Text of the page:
There are many benefits to designing with 3D solids. Using powerful and highly sophisticated 3D sculpting software gives mechanical engineers and designers the ability to create incredibly complex objects and large assemblies quickly. Changes to a design can be done without the need to recreate all aspects from scratch for every iteration. Cloud-based technology makes sharing and storing projects easier and more secure and greatly facilitates collaboration between designers and stakeholders.
However, what is often lost when discussing 3D sculpting software is the differentiation between freeform design and parametric design. Some function using parametric solids and others rely on free-form solids. The distinction between the two can seem confusing for those who are new to three-dimensional computer aided (CAD) design. In this article, we will provide you with a brief description of both freeform design and parametric design and list the benefits of each type of system.
What is Freeform Design?
In relation to CAD modeling, freeform design is also known as direct design, freeform surface design, or freeform surfacing. Freeform surfaces are created using a set of points, known as a point cloud, or a polygonal mesh. These surfaces do not have inflexible radial dimensions. Examples of freeform surfaces include both Class A surfaces and technical surfaces for parts.
Freeform modeling is often used to design one-off structures, car bodies, the hulls of boats, turbine blades, and aircraft components. It is also often employed in the beginning stages of product design to define and develop a concept.
Freeform design software does not use set equations or rules when describing geometric shapes, only the topology of the object is stored in the software. Many freeform 3D sculpting software operates using a ‘push and pull’ interface, where users can manipulate geometric shapes directly. While the freeform design method gives users more conceptual freedom in how and what they create, it is not suited for products or parts that rely on complex inter-dependencies with other components.
Benefits of Freeform Design
Ideal for concept development Simple and fast
Can be used to accommodate unexpected design changes
Allows for the repeated investigation of different shapes and designs
What is Parametric Design?
Unlike direct freeform models, 3D features that are made using parametric design software are created according to pre- programmed algorithms that provide the parameters for the shapes. There are two types of parametric modeling systems:
Propagation-based parametric systems: Algorithms are used to create totally new shapes based on parametric input Constraint parametric systems: Fundamental constraints are set at the beginning of the process and algorithms produce shapes that comply with the fundamentals
CAD parametric modeling tools remove the need for a designer or engineer to completely redraw a design every time a change is made. For this reason, parametric modeling is of more use when working on projects involving iterative designs that must be developed in several variations. Once a designer has created a parametric solid model, they can then easily and quickly change and modify it through multiple sets of drawings.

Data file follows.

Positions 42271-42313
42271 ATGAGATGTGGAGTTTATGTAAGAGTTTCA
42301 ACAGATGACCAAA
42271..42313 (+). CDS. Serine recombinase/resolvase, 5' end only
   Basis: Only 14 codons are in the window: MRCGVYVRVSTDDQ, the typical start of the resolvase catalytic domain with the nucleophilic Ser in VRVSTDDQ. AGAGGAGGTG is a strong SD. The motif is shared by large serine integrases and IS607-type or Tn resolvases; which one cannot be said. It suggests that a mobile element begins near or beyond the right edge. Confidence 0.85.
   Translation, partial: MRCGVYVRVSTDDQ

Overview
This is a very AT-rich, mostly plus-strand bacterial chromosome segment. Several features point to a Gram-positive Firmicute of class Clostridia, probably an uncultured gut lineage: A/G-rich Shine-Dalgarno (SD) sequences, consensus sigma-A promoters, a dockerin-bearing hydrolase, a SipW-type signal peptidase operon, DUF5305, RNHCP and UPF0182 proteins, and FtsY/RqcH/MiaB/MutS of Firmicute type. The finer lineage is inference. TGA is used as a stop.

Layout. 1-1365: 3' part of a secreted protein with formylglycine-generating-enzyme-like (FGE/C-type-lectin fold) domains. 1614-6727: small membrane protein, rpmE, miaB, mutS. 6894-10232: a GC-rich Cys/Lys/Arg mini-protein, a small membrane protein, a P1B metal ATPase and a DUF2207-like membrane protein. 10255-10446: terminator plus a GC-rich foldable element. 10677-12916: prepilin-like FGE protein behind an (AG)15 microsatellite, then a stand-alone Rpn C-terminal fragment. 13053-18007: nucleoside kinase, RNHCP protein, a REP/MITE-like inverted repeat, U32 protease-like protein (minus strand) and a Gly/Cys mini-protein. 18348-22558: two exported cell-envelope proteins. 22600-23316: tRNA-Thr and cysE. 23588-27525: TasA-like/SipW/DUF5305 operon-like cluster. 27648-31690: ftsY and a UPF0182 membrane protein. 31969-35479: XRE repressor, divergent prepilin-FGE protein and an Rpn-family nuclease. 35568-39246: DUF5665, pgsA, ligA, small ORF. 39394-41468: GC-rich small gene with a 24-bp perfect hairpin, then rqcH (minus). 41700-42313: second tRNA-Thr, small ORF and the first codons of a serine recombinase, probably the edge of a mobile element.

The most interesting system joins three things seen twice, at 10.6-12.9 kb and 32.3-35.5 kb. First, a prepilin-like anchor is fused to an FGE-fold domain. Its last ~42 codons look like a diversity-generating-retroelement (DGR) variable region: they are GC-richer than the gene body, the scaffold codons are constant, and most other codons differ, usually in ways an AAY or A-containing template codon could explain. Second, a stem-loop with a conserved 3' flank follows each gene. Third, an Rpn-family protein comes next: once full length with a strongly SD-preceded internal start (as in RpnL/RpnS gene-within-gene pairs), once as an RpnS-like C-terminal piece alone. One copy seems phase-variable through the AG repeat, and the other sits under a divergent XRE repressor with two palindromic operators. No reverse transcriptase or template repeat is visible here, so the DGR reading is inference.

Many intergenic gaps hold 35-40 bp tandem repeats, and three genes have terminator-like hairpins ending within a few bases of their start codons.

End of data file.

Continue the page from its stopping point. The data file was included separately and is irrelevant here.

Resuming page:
Despite its many benefits, there are some drawbacks to 3D parametric solid modeling systems. When using parametric design software, a user must define solids according to what changes may need to be made to the design and what relationships will exist between different design features. This requires a high degree of skill on the part of the user. Additionally, unanticipated issues can impact the set parameters of design, resulting in the need to scrap the design entirely and begin again.
Benefits of Parametric Design
Automatic updates reduce design iteration time Families of components and parts can be created easily
Design features for multiple mating components can be created quickly
Designs can be easily integrated with manufacturing processes
How to Decide Which 3D Sculpting Software to Use
The process of creating a new product, component, or piece of machinery is often not linear. Designers and engineers must be able to have the flexibility to adapt their designs to accommodate unforeseen issues at every stage. For this reason, most experts choose to use CAD 3D sculpting software that incorporates both freeform modeling and parametric modeling capabilities.
Combining both of these systems within one piece of software allows designers to create complex models that can be easily adaptable at any time.
A prime example of this type of software is 3D Sculptor from Dassault Systèmes. 3D Sculptor provides designers and engineers with powerful freeform and parametric modeling tools that can be used to create highly complex shapes.
3D Sculptor is a cloud-based program that works in conjunction with Dassault Systèmes’ 3DEXPERIENCE platform. Once a design has been produced, users can store it securely on the cloud and easily collaborate with other team members. Advanced programs such as 3D Sculptor allow creators to fully explore their ideas and arrive at more innovative solutions using both freeform and parametric designs.